Managerial oversight failed to protect young people from harm at a facility for young inmates which is at the centre of abuse claims, the Chief Inspector of Prisons has said.
Inspectors revealed they have "significant concerns" about Medway Secure Training Centre in Rochester, Kent, following revelations aired on the BBC's Panorama programme.
Undercover footage showed staff mistreating and abusing inmates, and boasting about using inappropriate techniques to restrain youngsters.
Other allegations included claims that staff tried to hide their actions by ensuring they were beneath CCTV cameras or in areas not covered by them.
Inspectors who visited the centre after the programme was broadcast found evidence of "targeted bullying of vulnerable boys by a small number of staff in addition to the conditioning of new staff".
In a report published on Tuesday, Chief Inspector of Prisons Nick Hardwick recommended a commissioner be immediately established to provide extra oversight at the centre.
Body-worn cameras should also be used across all institutions holding children, with staff expected to record all incidents involving the use of force, he added.
A small number of young inmates described some staff using "insulting, aggressive or racist language", inspectors found during their visit on January 11.
And staff failed at times to challenge poor behaviour, with some youngsters reporting feeling unsafe in areas not covered by CCTV cameras.
The facility for young people aged 12 to 17 is one of three secure training centres, all run by private security firm G4S.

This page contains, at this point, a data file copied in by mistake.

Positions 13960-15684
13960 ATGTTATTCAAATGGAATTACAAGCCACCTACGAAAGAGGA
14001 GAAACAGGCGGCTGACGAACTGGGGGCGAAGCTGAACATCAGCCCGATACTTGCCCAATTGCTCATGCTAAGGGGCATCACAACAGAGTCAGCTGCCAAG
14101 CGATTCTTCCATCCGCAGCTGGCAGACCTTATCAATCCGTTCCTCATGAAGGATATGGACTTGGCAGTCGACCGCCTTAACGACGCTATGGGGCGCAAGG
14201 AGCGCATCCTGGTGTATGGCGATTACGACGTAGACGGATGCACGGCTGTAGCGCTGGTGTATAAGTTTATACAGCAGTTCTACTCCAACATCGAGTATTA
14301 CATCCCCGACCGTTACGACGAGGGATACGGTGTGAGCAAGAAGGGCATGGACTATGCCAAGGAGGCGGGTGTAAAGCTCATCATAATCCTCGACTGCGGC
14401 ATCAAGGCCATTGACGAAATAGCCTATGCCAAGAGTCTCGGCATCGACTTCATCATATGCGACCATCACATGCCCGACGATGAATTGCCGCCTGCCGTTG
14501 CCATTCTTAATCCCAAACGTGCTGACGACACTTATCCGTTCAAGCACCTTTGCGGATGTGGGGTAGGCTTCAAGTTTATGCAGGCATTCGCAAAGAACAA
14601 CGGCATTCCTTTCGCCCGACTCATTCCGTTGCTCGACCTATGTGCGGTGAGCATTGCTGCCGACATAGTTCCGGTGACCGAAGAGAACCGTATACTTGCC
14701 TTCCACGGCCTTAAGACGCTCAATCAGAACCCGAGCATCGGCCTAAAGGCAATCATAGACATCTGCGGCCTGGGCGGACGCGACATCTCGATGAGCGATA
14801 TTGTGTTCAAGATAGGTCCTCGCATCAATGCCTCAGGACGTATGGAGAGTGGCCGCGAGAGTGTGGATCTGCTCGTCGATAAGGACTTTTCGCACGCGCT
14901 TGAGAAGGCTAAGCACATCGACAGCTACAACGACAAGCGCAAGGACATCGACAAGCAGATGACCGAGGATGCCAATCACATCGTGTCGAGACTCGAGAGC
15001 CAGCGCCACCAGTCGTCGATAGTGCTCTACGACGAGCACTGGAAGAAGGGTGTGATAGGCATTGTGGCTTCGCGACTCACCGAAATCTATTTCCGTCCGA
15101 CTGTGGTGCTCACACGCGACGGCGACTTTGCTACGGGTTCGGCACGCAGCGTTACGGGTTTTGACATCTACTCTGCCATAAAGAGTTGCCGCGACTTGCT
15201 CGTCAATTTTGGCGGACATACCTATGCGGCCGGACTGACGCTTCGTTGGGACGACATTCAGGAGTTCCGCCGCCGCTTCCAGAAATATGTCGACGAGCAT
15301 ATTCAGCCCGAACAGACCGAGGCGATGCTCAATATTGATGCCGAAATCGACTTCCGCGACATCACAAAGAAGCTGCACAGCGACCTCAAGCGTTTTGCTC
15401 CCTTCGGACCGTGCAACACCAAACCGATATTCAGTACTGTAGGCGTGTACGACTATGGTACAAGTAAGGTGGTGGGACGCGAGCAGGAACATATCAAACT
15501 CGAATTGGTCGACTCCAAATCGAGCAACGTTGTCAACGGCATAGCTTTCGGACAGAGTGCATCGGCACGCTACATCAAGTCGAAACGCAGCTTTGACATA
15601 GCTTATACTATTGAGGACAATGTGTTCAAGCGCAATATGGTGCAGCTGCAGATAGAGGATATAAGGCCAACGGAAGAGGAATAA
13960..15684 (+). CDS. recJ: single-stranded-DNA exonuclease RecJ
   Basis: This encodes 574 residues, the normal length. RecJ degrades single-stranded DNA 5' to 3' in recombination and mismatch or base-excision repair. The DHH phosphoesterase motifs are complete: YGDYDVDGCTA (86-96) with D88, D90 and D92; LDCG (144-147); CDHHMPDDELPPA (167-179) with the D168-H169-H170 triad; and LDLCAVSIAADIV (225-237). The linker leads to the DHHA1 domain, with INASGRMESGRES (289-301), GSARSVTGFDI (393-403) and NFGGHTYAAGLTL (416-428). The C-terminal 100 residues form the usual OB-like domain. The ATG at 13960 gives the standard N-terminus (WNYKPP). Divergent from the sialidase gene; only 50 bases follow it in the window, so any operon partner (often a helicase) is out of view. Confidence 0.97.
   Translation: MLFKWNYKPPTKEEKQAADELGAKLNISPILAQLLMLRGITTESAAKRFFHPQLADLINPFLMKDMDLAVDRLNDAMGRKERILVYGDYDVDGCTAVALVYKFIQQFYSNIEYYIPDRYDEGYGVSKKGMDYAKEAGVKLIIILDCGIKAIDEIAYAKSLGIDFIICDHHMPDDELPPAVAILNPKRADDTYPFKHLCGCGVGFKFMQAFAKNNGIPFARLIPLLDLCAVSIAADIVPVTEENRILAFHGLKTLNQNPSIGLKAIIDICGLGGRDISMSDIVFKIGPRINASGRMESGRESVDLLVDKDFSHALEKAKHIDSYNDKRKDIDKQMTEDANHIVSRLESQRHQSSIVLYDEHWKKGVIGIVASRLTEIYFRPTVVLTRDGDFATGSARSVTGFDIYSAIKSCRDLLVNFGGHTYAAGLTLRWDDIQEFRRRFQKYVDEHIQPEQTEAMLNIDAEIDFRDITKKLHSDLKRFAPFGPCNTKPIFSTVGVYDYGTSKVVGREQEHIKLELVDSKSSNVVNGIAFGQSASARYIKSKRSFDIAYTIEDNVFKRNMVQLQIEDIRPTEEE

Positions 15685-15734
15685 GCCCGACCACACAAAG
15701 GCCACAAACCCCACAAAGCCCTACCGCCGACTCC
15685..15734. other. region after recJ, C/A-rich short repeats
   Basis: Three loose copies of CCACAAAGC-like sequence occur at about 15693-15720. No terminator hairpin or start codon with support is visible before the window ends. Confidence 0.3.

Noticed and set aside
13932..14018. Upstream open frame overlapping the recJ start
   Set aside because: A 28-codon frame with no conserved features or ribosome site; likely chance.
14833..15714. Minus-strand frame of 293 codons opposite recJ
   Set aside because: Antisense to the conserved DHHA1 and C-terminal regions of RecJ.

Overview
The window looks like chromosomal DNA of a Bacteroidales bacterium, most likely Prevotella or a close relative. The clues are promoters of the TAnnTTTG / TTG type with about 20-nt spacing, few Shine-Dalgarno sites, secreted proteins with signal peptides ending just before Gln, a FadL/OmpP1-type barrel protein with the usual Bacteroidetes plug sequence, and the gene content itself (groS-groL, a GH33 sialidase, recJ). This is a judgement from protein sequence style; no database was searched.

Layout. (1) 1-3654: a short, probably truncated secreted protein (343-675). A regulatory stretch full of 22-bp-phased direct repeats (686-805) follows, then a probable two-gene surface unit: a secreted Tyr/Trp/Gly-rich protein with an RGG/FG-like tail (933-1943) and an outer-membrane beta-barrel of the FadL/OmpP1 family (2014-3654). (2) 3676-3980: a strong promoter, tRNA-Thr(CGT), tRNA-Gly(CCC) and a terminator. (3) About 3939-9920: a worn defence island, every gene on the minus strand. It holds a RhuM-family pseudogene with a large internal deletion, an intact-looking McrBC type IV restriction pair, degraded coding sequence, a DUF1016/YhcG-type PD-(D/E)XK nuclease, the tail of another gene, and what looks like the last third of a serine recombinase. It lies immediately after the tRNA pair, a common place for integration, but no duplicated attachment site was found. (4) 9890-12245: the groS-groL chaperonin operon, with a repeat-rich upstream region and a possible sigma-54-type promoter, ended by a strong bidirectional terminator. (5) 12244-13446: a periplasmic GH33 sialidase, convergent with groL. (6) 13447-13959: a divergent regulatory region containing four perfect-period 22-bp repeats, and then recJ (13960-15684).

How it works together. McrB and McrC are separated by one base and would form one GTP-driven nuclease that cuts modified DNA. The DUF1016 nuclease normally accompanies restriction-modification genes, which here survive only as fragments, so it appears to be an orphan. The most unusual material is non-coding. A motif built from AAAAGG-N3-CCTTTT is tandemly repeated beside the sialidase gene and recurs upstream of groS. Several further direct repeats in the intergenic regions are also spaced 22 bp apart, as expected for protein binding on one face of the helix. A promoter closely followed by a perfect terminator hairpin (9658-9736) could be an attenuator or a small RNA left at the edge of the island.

Mr Hardwick said: "Managerial oversight failed to protect young people from harm.
"Effective oversight is key to creating a positive culture that prevents poor practice happening and ensuring it is reported when it does."
Some of the concerns raised in the report were not confined to Medway or the secure training centre model, Mr Hardwick went on.
A high turnover of staff was a feature at Medway, reportedly in the region of 50% of the basic grade custody staff.
Mr Hardwick said appropriate staffing levels are now in place and extra independent oversight has been provided by the Youth Justice Board and Barnardo's advocates.
Other recommendations were for new inspections of all secure training centres to see whether the concerns raised at Medway are widespread.
The visit, led by the deputy chief inspector of prisons and a senior Ofsted inspector, saw 20 young people spoken to out of 55 held at Medway.
Since the Panorama broadcast, five men have been arrested by Kent Police on suspicion of either child neglect or assault. All have been bailed to April.
G4S has sacked five members of staff, two others identified in the programme have been suspended and one other has been removed from operational duty as inquiries continue.
One of the employees who has been suspended works for Central and North West London NHS Foundation Trust (CNWL).
Lawyers at Leigh Day are dealing with a number of inquiries from people alleging abuse relating to Panorama's disclosures.